Li et al. (2021e) recently reported that the single cell lipidomics based on shotgun MS was established. This method involved MS/MS to reveal the class and fatty acyl chains of lipids, as well as the C=C locations and sn-positions of lipids. Furthermore, electro-migration combined with droplet-assisted ESI made MS analyses not only simple but also efficient. Using the combination of chemical derivatization and MS/MS appears to be feasible for the highly complex structural analysis of lipid molecules in a single cell, and this method effectively overcomes problems associated with the limited sample amounts available (Li et al., 2021e). Thus, chemical derivatization coupled with MS/MS could become the important method for single-cell biology and precision medicine.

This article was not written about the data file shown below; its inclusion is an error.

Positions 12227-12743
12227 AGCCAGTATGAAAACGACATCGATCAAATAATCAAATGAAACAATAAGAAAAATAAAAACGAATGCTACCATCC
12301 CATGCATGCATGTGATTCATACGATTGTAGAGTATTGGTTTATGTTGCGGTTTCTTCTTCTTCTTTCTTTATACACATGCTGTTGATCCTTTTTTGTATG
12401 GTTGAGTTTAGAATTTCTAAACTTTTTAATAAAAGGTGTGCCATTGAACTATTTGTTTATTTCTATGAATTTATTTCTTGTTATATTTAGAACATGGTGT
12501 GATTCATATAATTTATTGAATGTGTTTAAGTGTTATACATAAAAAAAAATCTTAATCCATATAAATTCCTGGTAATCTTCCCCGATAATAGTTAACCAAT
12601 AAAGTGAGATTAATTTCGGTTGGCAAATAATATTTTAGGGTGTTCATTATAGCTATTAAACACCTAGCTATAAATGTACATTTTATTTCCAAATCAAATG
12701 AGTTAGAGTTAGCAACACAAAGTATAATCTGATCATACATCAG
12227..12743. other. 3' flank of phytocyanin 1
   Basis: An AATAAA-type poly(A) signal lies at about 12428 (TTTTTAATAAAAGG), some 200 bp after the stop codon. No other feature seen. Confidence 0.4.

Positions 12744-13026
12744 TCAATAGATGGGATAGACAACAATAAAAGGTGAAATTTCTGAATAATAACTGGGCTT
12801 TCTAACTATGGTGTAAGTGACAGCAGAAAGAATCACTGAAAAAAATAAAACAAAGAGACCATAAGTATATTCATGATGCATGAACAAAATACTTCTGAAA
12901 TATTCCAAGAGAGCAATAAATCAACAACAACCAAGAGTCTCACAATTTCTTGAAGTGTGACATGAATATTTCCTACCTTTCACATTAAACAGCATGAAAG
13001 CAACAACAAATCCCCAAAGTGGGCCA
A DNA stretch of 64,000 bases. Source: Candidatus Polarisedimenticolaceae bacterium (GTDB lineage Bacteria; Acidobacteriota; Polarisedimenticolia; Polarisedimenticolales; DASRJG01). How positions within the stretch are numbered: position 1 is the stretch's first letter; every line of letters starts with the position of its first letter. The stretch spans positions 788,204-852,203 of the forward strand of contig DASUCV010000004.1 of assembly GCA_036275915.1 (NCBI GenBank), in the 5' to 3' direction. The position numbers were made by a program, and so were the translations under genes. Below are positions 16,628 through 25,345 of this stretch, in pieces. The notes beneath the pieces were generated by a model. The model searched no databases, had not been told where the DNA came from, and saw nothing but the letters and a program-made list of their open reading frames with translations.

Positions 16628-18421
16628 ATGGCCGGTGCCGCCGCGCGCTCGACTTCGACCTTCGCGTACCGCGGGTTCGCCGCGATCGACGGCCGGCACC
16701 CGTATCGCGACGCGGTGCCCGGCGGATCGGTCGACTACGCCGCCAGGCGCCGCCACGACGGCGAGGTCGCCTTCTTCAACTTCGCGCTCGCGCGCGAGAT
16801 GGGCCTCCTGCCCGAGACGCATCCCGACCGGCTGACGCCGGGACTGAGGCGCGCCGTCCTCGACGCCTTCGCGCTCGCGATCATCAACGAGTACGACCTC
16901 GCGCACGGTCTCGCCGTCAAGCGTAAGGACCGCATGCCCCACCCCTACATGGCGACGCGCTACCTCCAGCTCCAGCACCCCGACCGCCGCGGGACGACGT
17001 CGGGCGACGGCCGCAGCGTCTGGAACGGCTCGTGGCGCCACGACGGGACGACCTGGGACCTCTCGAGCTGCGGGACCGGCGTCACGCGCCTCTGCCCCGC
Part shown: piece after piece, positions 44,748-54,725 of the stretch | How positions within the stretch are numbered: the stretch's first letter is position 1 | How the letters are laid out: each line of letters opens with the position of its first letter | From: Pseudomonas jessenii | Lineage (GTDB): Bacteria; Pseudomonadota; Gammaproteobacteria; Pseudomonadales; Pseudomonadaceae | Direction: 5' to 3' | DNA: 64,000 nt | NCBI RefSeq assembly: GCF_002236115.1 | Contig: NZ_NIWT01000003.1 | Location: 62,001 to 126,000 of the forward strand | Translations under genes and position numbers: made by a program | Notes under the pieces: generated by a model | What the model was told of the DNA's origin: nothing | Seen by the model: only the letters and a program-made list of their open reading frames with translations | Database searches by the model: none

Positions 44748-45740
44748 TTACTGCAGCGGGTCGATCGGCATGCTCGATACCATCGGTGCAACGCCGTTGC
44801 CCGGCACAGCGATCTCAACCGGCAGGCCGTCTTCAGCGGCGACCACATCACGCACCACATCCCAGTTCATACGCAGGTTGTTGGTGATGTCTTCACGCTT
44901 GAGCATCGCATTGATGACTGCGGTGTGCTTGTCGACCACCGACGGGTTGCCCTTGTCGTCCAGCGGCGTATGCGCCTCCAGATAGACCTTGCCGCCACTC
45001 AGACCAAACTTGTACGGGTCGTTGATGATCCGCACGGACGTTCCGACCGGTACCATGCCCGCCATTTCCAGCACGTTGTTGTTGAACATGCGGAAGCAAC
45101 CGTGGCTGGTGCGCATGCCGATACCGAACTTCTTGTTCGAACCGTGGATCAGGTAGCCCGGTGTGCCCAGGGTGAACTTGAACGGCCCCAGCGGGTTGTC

Data analysis